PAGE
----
The authors argue that the early post-entry period is particularly important for the further acculturation of immigrants. In two studies, they examined communication efficiency at arrival, early host friendships, and the tolerance to confront ambiguity and uncertainty (need for cognitive closure, Kruglanski & Webster, 1996) as determinants of culture maintenance, contact with host community members, and acculturation experiences. The authors supposed that early host contact, and high communication effectiveness at arrival help to reduce uncertainty and anxiety in interactions with host community members, ease contact, and facilitate positive acculturation experiences. The authors found that immigrants who perceived their communication at arrival (Study 1, N = 314) and at present (Study 2, N = 216) as effective were more likely to establish contact to host community members and experience the acculturation as positive. Furthermore, in both studies early host friendships were positively correlated to later host contact and positive acculturation experiences, and negatively correlated to culture maintenance. In addition, Study 1 showed that early host friendships and perceived communication effectiveness at arrival are less important for immigrants with a low need for cognitive closure than for those with a high need for cognitive closure. Study 2 revealed that the effect of early contact with the host group on acculturation orientations is mediated by a decrease in intergroup anxiety, and an increase in perceived communication effectiveness.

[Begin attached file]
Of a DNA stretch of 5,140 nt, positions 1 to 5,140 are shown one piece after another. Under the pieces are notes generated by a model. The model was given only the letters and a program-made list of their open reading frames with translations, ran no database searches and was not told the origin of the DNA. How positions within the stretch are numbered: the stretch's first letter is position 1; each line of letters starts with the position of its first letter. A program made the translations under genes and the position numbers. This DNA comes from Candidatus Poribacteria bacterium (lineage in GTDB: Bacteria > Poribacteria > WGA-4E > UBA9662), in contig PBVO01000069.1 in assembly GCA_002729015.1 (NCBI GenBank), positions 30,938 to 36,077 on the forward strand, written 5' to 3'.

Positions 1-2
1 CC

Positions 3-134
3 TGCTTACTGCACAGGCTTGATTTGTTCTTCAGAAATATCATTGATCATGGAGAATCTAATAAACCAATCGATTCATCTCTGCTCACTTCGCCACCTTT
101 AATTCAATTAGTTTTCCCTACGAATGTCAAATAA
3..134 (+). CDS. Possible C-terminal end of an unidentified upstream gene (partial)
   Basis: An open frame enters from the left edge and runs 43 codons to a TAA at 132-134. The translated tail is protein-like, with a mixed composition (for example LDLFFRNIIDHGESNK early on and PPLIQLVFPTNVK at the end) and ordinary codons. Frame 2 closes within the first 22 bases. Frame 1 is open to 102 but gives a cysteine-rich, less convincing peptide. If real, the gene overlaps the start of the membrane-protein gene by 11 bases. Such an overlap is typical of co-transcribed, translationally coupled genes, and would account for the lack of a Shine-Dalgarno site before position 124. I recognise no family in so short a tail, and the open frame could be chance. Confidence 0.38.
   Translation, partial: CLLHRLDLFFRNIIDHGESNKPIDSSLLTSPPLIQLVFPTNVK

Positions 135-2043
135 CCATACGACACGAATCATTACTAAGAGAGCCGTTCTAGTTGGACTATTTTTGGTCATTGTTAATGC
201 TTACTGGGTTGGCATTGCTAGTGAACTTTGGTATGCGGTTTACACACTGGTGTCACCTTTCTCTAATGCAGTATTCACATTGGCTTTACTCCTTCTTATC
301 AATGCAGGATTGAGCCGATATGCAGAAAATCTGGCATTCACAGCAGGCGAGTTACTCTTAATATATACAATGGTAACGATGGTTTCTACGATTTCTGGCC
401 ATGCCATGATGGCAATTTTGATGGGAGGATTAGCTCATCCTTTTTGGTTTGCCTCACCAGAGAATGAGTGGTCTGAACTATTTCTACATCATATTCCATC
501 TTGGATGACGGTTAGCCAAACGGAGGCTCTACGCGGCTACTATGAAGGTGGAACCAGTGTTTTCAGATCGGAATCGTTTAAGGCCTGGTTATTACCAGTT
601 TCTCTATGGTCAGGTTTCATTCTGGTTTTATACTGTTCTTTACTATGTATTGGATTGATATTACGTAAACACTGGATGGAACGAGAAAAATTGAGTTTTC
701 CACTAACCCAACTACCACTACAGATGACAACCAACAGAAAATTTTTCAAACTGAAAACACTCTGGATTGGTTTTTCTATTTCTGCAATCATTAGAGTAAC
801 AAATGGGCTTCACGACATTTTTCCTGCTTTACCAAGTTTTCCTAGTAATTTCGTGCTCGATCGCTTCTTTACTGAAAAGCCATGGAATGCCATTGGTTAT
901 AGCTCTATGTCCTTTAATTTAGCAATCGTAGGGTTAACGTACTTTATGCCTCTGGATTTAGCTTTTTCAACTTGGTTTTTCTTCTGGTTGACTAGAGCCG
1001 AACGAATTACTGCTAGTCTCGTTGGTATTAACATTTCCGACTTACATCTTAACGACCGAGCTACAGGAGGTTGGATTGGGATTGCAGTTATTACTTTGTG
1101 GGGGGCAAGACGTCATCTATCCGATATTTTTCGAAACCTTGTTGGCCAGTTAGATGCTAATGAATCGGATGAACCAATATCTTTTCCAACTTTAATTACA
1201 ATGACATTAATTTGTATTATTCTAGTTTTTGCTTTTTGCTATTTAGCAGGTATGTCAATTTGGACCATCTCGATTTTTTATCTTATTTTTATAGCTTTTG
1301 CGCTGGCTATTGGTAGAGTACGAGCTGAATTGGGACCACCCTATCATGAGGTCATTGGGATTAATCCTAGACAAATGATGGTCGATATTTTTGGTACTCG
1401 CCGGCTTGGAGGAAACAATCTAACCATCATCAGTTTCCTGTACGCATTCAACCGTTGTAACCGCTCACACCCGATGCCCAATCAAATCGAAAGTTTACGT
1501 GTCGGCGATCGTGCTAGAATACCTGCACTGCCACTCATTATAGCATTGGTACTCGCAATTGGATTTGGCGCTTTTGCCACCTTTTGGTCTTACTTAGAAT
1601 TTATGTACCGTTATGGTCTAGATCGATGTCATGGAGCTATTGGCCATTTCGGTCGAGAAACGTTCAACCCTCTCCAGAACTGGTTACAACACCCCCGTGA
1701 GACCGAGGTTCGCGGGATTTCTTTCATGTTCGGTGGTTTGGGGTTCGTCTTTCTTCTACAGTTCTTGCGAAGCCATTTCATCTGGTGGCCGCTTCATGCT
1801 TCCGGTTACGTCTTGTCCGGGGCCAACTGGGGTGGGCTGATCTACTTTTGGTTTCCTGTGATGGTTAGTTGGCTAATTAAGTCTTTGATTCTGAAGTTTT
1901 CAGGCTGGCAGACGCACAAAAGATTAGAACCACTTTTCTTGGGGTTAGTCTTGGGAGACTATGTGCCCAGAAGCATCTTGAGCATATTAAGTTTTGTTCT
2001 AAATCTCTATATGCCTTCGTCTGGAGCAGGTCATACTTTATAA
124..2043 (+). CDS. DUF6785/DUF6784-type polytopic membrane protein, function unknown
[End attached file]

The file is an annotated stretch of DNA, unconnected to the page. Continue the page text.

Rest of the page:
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|Titolo:||The Social Cognition of Acculturation: Moderating Role of NCC and Communication Skills|
|Data di pubblicazione:||2008|
|Appartiene alla tipologia:||04d Abstract in atti di convegno|